Teenage Disrespect - As a Parent, What Should You Do?
Aug 12, 2020
Have you noticed that your teenager has started becoming increasingly disrespectful? Or perhaps your teenager has been disrespectful for a while now and you are at a loss about what to do. If so, the tips below are for you. Disrespectful behavior can take on many forms including yelling, rage, ignoring, insulting comments, chronic arguing, failure to follow rules, taking things for granted or not taking care of personal items.
Any of these behaviors alone, not to mention in combination with one another, can be extremely saddening, frustrating and troublesome for parents. The reason why teens become disrespectful varies but can include: testing the waters, mimicking peers, wanting attention, trying to exert their independence, modeling after adults who they observe acting in a disrespectful manner or lacking the tools they need to express themselves more appropriately.
Below are some tips for you, if you are looking to decrease your teen’s disrespectful behavior. Whether your teen is just beginning to show signs of disrespectful behavior or whether this has been going on for a while, these tips will help you manage this behavior in order to significantly reduce or eliminate it.
- Be a good role model for demonstrating respectful behavior and expose your teen to others who do the same. Monkey see, monkey do – if your teen observers adults treating each other disrespectfully, they will do the same. If adults are treating your teen disrespectfully, your teen will treat others in this same way. Even when frustrated, tired or upset, role model respectful behavior and ask that other adults do the same around your teen as well.
- Know that there will likely be times when your teen is disrespectful. Being aware that this could happen will help you prepare for it so that you don’t react strongly out of emotion, which can make matters worse. Being prepared for disrespectful behaviors will help you manage them most effectively in the moment. I am not suggesting that you ignore such behaviors, however, if you are prepared and can respond in a way that is respectful and effective, you will not give up your control of the situation.
- Don’t let them suck you in. As you probably know, teens can be good at pushing buttons and when they do, you may react out of strong emotion and not always rationally. If you have ever done this guess what…you are normal since most parents of teens have this experience. Teens often try to be in control of external situations because they feel out of control internally. If your teen knows they can take your control away from you buy pushing you to react out of emotion, it will be much harder for you to effectively parent them. It’s not always easy but the more you can plan for it, the better off you will be.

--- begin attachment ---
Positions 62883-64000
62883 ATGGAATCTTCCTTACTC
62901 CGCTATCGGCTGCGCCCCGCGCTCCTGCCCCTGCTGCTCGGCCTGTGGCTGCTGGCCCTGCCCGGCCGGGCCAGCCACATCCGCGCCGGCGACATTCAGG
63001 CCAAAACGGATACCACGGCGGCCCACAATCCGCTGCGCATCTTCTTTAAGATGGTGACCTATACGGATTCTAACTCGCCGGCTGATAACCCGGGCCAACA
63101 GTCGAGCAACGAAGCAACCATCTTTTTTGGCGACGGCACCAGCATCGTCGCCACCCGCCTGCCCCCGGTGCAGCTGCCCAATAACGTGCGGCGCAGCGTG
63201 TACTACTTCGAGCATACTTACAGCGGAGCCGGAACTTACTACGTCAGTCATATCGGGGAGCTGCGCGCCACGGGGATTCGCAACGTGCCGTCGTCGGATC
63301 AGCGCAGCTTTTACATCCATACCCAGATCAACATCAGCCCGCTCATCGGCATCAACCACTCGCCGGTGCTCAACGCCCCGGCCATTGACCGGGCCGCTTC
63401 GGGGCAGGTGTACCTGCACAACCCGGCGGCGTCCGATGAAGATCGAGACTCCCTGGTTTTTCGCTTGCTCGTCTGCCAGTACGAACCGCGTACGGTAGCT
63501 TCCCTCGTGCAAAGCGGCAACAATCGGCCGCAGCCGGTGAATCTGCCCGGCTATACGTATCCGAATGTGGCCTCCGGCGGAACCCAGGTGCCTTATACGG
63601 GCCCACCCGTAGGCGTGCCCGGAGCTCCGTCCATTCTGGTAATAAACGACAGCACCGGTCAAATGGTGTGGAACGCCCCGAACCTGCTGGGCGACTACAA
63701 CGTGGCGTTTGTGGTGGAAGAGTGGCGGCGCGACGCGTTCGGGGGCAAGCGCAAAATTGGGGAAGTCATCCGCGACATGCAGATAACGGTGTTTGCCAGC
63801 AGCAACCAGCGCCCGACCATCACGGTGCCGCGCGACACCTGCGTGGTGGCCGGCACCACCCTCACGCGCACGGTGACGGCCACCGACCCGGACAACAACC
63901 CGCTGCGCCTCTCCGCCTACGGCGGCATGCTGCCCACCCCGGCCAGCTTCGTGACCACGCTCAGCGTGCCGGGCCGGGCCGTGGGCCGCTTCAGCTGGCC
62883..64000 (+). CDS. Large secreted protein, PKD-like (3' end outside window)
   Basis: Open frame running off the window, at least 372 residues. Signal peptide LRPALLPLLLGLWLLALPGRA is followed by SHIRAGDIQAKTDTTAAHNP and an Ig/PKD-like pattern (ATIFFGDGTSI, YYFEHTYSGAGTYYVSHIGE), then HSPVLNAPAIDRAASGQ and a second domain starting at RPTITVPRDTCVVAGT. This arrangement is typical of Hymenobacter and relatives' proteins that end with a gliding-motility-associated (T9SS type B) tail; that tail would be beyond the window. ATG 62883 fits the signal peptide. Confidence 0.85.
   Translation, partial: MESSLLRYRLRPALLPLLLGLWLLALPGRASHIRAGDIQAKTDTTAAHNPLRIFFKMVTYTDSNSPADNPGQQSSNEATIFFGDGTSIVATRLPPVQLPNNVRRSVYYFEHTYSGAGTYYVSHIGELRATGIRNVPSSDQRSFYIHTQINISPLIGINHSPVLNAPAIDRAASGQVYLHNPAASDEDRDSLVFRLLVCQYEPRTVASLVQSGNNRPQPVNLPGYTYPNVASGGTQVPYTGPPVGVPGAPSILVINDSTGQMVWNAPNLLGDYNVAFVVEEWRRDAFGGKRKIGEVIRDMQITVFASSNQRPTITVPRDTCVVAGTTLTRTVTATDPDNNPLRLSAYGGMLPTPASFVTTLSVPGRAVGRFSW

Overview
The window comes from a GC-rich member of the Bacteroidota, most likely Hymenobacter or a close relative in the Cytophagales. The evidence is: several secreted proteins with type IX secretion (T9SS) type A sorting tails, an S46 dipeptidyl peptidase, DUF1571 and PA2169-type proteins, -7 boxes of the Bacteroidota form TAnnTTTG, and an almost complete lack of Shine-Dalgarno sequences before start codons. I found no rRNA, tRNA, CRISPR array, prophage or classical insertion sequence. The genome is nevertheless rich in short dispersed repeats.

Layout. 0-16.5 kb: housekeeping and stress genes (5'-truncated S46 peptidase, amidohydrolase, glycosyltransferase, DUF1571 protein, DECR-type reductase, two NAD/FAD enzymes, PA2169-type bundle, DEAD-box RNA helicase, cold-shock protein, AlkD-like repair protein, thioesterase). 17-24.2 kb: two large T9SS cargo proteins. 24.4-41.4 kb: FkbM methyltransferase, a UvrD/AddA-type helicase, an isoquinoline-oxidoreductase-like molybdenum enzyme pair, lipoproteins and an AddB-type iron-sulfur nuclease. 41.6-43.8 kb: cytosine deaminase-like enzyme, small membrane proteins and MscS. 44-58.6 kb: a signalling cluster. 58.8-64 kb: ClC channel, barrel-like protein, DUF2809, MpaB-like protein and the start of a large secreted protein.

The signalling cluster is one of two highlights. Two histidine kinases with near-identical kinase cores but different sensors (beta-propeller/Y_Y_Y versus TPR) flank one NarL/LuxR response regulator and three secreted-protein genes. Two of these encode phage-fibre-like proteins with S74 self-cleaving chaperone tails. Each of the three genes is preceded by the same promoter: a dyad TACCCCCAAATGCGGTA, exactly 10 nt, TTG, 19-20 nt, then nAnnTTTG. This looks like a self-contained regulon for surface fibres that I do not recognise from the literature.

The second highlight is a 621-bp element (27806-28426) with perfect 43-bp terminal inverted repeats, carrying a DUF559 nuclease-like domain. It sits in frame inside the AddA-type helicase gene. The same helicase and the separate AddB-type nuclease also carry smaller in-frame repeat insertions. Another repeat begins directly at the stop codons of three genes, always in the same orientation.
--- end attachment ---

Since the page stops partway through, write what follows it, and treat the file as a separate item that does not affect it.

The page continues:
- Make sure you acknowledge and appreciate when your teen is being respectful and communicating effectively with you. All research shows that positive reinforcement is far more powerful that negative reinforcement (or punishment). So, if you are praising and letting your teen know that you hear them and appreciate them when they are being respectful, you will see more of this respectful behavior.
- Be clear, be consistent. Be clear about the line that cannot be crossed and be consistent every time that line is crossed. Make sure your teen knows what behaviors you will absolutely not tolerate (it could be swearing, yelling, coming in late for curfew, throwing things, slamming doors, etc.). Each and every time these behaviors occur, be consistent with your response and any consequences that follow.
- Make sure they feel acknowledged and heard on an ongoing basis. Teens often don’t know how to express themselves. They are insecure and often not sure how and where they fit in. Taking time consistently to make sure they feel heard and appreciated will decrease the likelihood that they will feel the need to lash out or act out to feel heard or understood.
While some level of disrespectful behavior in teenagers is not uncommon, it does not need to be chronic or destructive to your family. If you have a teen who is being disrespectful, read through the above tips often and really try to implement them consistently. If you are consistent, things will get better.
For even more support and tips, join the private How To Parent A Teen Facebook Group. I am in there often offering tips and answering questions. If you are struggling as the parent of a teenager, you are not alone. I hope to see you in our supportive and compassionate community.
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